I have always loved to cook and, goodness know, I have done plenty of it. But I do not consider myself a good cook. I can follow a recipe and I think I have a little knack for putting together a menu, foods that complement each other and taste good together. But that creativity that makes a good cook is beyond me. I am a slave to the printed recipe. If it calls for 3/4 tablespoon, I would never dare throw in a whole tablespoon! Even the old standbys that I have made for years never get altered in my kitchen. I am filled with awe and admiration as I watch other cooks experiment and sample and adjust.
When we were living in Montreal, the accountant for the company was a little Englishman who was married to a Spanish woman from Bilbao who spoke hardly a word of English. As far as I know, he did not speak Spanish, either, but they seemed to manage OK. One day we dropped in on them not long before lunch and they insisted we stay and eat with them. Magically, Pilar expanded their meal to feed two more adults and three kids. Like the loaves and fishes. It was ample and delicious and she accomplished it with no fuss, but plenty of ingenuity. If it had happened to me, I would have been calling out for KFC while applying cold compresses to my head. One of my cousins turned up unexpectedly for lunch a couple of years ago due to some crossed signals and it was with only the greatest of effort that I was able to rustle up a bowl of canned tomato soup and a grilled cheese sandwich. He hasn't been back.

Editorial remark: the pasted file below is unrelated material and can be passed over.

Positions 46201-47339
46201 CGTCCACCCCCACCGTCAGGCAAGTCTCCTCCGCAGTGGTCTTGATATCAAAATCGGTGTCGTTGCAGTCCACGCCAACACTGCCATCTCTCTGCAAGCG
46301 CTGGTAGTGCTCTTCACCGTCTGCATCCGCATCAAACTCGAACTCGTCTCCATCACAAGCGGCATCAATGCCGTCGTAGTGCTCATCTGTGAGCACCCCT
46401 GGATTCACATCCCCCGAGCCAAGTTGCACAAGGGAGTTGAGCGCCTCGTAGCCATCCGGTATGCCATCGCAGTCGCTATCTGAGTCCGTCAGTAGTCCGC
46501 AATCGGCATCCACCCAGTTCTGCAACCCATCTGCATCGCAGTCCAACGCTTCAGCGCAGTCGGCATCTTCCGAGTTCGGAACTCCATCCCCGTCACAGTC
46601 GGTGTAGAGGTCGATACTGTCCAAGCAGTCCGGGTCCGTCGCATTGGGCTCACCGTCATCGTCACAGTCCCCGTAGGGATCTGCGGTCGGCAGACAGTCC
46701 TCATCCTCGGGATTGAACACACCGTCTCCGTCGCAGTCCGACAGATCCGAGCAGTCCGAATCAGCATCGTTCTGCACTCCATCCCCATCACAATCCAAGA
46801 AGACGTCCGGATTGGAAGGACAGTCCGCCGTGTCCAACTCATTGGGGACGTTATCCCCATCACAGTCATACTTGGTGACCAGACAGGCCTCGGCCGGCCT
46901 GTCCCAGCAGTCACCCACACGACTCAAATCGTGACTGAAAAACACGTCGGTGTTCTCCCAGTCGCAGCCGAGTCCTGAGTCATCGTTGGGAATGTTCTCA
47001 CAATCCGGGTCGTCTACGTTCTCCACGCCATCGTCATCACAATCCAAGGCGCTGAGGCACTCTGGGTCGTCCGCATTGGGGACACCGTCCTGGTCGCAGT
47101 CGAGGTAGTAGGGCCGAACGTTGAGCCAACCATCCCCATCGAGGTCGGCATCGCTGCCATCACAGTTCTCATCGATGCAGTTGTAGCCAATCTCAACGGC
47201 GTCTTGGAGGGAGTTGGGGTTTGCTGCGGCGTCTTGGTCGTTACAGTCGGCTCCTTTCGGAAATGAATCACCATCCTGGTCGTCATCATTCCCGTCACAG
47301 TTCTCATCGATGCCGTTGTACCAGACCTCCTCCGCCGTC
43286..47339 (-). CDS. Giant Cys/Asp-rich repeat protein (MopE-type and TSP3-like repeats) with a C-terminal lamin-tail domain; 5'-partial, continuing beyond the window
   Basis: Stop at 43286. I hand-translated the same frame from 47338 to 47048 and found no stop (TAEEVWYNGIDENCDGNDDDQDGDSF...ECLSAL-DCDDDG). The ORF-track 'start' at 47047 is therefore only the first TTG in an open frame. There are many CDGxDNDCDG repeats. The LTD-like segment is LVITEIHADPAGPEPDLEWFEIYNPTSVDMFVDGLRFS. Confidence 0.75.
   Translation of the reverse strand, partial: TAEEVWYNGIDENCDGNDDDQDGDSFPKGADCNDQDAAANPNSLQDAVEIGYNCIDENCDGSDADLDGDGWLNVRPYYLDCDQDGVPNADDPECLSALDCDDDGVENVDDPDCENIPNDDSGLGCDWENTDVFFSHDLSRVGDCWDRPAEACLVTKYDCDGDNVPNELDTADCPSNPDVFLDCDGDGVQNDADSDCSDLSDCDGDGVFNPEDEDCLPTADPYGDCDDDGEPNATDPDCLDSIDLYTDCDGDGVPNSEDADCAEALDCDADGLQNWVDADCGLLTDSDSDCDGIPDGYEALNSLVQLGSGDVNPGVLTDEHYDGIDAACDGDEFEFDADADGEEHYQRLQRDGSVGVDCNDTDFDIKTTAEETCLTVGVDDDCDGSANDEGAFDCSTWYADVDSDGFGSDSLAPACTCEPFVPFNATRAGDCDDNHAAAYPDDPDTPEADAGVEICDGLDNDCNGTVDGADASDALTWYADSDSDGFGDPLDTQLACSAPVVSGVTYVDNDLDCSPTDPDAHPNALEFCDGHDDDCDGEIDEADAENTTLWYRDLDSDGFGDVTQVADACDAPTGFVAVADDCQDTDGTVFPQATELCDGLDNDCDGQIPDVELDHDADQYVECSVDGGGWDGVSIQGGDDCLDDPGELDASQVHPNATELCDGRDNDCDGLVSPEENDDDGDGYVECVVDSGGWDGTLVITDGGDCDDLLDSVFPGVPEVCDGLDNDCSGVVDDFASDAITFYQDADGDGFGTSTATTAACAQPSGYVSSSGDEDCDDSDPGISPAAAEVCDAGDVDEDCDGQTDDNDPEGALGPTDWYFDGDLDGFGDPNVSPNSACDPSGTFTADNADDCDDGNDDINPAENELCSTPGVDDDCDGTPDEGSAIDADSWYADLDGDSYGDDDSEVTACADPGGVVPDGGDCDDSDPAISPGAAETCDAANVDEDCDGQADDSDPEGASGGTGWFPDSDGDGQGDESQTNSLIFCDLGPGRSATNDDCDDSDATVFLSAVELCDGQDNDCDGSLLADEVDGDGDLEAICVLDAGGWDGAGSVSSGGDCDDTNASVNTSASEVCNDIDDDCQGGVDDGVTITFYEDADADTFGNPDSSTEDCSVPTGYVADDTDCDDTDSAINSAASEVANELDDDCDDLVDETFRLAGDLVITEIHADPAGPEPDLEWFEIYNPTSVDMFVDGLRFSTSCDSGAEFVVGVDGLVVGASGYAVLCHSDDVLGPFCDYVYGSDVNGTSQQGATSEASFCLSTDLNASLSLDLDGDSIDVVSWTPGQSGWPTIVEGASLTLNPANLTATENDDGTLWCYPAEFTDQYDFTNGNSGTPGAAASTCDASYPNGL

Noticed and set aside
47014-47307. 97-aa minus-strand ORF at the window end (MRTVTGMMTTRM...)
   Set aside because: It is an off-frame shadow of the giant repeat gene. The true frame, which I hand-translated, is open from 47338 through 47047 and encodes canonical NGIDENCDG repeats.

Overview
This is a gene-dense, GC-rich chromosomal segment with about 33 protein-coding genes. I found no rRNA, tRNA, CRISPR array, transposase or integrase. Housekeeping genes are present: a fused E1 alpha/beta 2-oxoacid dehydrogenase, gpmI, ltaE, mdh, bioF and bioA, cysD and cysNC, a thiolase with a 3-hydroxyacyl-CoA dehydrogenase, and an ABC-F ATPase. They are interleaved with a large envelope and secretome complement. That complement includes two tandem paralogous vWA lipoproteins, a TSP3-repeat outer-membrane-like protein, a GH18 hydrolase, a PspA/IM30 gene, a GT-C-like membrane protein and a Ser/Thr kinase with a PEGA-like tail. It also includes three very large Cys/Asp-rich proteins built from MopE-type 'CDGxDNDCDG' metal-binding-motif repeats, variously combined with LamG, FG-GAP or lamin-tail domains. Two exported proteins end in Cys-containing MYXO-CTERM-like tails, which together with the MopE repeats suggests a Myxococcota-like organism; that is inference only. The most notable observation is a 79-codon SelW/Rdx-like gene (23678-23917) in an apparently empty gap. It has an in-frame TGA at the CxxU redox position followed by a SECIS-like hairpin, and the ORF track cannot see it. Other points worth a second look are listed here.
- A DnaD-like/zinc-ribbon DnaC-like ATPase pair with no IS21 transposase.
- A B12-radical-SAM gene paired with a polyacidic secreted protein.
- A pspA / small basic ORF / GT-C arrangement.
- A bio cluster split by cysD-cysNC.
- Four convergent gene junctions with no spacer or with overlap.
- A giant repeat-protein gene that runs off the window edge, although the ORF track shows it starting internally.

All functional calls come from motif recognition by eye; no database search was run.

At (almost) 91, I am still clipping recipes from the household magazines and trying them out on my family who comes for dinner once a week. (Down from twice a week a year ago, but who's counting?) Some turn out OK, some are a hit and some are a bust. Maybe the ones that are not great could be saved it I could just bring myself to say "What the hell?" and toss in that whole tablespoon. I'll never know.